Passive is Massive

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Bill Winchester

Has actually won a bagpiping contest.

The United Nation’s International Labor Board calculates that workers in the United States put in more working hours than any industrialized country. Bully for us. We also watch the most television per week. Is there a correlation?

Just for a second imagine that you’re a welder, or a waitress, or the guy who runs the whey machine at the cheese factory and you just got off work and walked in the door of your house. You grab a beer, sit down on the sofa and do what? Grab your computer and check  your mutual fund? Check Wikipedia for an obscure fact that you heard earlier in the day? Check on the price of Kruggerands? Nope. Chances are you turn on the tube. Why? Because it’s what I’ll call passive entertainment. Meaning the most arduous thing you have to do is pick up the remote, surf the channels and let the entertainment hit your eyeballs.

Maybe this is why Nielsen statistics indicate that television viewership has increased to an average of 151 hours a month or about five hours a day. Folks out there are busier, more stressed and more tired at the end of the day and mostly just ready to not have to work at anything too hard.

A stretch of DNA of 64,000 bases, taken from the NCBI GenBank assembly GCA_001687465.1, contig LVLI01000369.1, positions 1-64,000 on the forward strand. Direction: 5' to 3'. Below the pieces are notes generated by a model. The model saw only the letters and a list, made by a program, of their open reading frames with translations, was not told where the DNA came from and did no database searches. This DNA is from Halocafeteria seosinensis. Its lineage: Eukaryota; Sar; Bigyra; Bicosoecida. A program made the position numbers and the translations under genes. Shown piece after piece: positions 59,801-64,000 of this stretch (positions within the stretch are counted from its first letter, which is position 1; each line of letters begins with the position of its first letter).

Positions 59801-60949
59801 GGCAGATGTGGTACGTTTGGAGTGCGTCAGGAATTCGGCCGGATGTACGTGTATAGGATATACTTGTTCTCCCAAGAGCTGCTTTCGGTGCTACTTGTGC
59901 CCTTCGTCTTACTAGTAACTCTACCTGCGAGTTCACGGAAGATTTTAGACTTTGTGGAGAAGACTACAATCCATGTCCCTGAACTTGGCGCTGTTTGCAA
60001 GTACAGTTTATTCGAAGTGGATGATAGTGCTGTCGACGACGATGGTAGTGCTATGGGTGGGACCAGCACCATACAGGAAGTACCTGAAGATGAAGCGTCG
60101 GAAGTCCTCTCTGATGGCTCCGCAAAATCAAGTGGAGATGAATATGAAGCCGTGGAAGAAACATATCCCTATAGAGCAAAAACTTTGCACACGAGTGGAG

This doesn’t mean they aren’t also checking their email, logging onto “I can Has Cheezburger” or checking out the latest YouTube video that Aunt Nellie sent them. In fact, they spend 2.5 hours a month surfing the Internet and watching television simultaneously.

The Internet, however, is active entertainment. In other words, you have to do something to get it. You have to search for it. You have to move your mouse. You have to think just a little, tiny bit. This is where television has an advantage. No thinking involved. It may not be exactly what you want to watch, but it flows to you and the only muscle you have to move is the little one that connects your thumb to the remote and the occasional blink of the eyelid.

Like I said, passive.

As the pace of life and the intensity of our worklife accelerates, it becomes more and more important to have times when we do nothing.

Of course, the Internet will catch up at some point and deliver the option of entertainment that is customized to our tastes and then collected, collated and streamed to us. Five and half hours of bloopers on If that’s what turns your crank, bring it on. But it will be passive. People just don’t have anything left at the end of a long day.

Okay, I’m done for the day. Think I’ll watch a little South Park, then maybe some football and oh yeah, around halftime I can switch to Modern Family, then back to the game then maybe a little of that Chef Ramsay guy. He’s crazy.  It’s going to be a relaxing night.